Living with ALS sometimes feels like a full time job. And not the satisfying kind, more like the frustration with administration, bureaucracy and paperwork kind. I spend at least 50% of my awake time resting, and the other part working on accessibility issues. It took over a month to get a new wheelchair battery as mine was draining so quickly just going around the block, I was too scared to go out for fear of getting stuck. It took another month to get the receipt for my wheelchair battery so that I can submit to insurance. It was intimated that it took so long to get back to me as the company was not confident that I would pay for it (ah, because those of us with disabilities don't pay our bills, of course!). Gotta love discrimination. I called my insurance company who stated they would cover 100% of the cost of my new battery (whoo hoo!) "up to $300, the reasonable cost for a new wheelchair battery" (oh). After two quotes, the battery came to just under $800. Ugh. Nevermind, I was just so thrilled to be able to leave my apartment on my own again, in the sunshine! I did errands and rewarded myself with Starbucks. You know it has been a long winter when you pass another person in a wheelchair who yells to you "I finally got out!".
I have to admit, I sometimes feel like I am no longer a participant in society, more like an observer. It is very difficult to witness all the things that people do so easily, that you used to do without a thought, yet can no longer do. I am trying to find that balance of participating as much as I can, with my body's feeling of deterioration.
Thanks to the ALS Society of Canada, I have a new shower chair. It seems that when I stand, my left knee is taking all of the weight as the muscles in my leg are no longer strong enough. That paired with the fact that I try and shampoo my hair while holding onto a bar at the same time is very awkward. I've used it a few times and it feels much safer, but it is another thing to get used to; showering while sitting down.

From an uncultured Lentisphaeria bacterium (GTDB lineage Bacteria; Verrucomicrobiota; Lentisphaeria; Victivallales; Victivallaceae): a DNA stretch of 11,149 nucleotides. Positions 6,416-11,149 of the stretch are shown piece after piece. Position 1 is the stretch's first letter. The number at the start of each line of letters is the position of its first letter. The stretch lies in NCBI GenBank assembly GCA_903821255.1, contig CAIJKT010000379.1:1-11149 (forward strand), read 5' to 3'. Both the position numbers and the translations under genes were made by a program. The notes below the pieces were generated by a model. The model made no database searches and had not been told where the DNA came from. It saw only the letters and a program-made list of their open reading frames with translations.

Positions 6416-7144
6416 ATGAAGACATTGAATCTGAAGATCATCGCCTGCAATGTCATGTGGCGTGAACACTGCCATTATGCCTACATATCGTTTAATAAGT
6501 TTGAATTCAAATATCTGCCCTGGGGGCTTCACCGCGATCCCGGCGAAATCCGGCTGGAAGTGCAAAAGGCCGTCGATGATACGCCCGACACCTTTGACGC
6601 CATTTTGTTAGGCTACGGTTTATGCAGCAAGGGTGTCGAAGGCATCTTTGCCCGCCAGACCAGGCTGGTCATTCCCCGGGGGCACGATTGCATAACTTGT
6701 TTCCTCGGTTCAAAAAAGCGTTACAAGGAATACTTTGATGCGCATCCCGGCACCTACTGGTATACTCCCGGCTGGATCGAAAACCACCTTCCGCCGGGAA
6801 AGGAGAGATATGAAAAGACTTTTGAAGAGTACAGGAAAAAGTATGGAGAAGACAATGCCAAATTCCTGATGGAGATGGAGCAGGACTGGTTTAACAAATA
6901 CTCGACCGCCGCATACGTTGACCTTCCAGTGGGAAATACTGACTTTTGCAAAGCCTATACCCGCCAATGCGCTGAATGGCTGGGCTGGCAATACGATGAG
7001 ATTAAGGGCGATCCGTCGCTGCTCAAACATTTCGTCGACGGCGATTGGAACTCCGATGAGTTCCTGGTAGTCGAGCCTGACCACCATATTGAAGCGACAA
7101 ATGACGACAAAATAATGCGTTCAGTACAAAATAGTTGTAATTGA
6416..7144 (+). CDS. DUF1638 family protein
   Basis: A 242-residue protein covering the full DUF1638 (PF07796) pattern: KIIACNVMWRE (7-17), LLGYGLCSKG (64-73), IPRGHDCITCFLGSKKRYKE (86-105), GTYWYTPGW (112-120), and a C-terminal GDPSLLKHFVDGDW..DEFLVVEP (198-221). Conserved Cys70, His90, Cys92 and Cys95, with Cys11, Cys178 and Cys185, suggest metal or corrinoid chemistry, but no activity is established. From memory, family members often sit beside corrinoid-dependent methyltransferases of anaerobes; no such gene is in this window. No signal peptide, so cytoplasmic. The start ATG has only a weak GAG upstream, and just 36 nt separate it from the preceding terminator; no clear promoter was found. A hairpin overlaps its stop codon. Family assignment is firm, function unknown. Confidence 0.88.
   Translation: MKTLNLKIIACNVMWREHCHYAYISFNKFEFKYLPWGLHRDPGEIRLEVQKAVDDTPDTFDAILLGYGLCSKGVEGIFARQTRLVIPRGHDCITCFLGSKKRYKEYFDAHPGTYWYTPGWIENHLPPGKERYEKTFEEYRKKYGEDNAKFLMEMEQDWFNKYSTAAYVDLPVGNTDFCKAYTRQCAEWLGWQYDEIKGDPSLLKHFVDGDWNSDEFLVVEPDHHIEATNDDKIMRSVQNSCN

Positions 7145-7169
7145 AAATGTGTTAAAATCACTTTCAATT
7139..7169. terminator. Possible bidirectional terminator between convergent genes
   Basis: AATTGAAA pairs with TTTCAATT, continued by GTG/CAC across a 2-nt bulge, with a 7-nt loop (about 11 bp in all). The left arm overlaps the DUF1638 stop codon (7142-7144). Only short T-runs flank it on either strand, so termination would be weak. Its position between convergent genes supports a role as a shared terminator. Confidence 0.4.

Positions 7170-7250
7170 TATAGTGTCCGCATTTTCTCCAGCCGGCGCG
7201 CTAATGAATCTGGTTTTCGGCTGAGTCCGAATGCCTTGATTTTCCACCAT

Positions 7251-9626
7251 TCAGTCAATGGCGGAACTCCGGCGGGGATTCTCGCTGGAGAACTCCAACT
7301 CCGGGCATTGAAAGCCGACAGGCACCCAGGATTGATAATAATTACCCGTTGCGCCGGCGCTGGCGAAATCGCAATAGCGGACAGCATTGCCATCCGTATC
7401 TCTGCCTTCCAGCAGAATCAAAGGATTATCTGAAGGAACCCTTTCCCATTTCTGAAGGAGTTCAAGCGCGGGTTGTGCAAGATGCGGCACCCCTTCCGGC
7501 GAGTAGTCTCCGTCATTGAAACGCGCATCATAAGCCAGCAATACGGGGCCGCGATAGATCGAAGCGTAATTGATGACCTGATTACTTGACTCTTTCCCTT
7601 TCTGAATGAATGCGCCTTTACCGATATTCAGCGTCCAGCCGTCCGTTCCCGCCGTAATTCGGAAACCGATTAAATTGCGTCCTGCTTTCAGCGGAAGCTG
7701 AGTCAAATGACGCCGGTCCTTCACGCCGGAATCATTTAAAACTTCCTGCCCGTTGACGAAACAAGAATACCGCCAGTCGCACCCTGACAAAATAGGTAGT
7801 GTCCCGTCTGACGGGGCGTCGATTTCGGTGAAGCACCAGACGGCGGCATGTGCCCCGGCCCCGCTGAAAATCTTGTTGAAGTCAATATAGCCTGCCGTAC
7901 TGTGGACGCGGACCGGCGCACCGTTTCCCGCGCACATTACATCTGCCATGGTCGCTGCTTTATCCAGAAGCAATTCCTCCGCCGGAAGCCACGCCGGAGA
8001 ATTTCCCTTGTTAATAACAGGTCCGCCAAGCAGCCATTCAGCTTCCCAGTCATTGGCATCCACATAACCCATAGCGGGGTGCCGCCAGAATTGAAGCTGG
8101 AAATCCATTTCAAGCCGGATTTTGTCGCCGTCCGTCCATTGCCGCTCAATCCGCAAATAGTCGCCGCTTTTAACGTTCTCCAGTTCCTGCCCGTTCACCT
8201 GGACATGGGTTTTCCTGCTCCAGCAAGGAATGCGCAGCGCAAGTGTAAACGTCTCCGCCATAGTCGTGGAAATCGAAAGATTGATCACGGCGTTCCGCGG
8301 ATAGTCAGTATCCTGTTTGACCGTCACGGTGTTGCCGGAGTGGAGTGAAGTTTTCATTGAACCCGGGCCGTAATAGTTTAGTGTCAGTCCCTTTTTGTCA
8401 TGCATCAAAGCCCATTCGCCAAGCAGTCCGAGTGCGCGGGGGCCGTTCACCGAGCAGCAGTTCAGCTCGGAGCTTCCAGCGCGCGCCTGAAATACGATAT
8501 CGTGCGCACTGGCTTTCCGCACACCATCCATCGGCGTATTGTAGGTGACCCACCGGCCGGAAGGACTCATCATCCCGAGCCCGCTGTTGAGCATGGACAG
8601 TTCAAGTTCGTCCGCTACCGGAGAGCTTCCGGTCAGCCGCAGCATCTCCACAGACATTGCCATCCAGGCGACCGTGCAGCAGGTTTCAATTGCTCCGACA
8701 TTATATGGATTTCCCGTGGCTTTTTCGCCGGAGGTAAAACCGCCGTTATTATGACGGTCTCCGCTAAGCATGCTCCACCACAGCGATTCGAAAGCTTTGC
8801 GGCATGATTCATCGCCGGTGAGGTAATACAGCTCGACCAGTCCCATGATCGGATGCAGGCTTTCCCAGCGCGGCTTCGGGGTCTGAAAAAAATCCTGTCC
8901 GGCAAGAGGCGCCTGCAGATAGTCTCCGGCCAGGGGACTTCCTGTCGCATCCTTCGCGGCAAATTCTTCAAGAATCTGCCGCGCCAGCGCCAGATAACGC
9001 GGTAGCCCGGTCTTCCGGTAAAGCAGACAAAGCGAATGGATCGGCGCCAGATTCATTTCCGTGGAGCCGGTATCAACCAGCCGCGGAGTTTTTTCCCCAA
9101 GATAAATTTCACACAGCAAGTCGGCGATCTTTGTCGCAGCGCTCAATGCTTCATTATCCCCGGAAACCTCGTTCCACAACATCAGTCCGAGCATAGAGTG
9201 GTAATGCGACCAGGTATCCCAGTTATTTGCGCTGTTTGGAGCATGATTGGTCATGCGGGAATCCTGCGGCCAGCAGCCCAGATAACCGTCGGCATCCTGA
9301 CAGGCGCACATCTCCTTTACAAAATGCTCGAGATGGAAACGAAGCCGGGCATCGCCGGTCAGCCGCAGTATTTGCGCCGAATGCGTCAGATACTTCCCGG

I have good news, I have qualified for the Ontario Direct Funding Program. It is a program that allows me to hire my own attendant. I have been allotted 20 hours/week. You can imagine the government paperwork I am inundated with as along with being able to hire my own attendant, I am also responsible for everything that goes with it. I had to study the Employment Standards Act, payroll, WSIB, CRA deductions, etc, I won't bore you with the rest! It is a big process to set up but will be a big help to be able to hire someone I can trust to help me get up and showered and dressed for the day. There are times when I want to give up on the whole process altogether, I get so overwhelmed and don't want to have to need the help! I am aware that once it is established it will be a great thing and allow Travis to keep working and paying the bills! So I'm throwing it out there if you happen to hear of or know of someone who would make a great caregiver (PSW or otherwise), please let me know. Finding someone is what is giving me the most anxiety. I am looking for a female, but would also consider a 6 foot Brazilian male with a six-pack.
As always, what keeps me in the game is having things to look forward to. Coming up: Crazy girls weekend with Heather and Brittany, our annual chipmunk trip to Algonquin, Ottawa summer full of sun, the Ottawa Walk for ALS (June 10), visit with Keith, Tania, Kate & Malcolm at Summerland in August, and of course most importantly the Montreal Canadiens winning the Stanley Cup!
Carol Jean Skinner (née Sharman)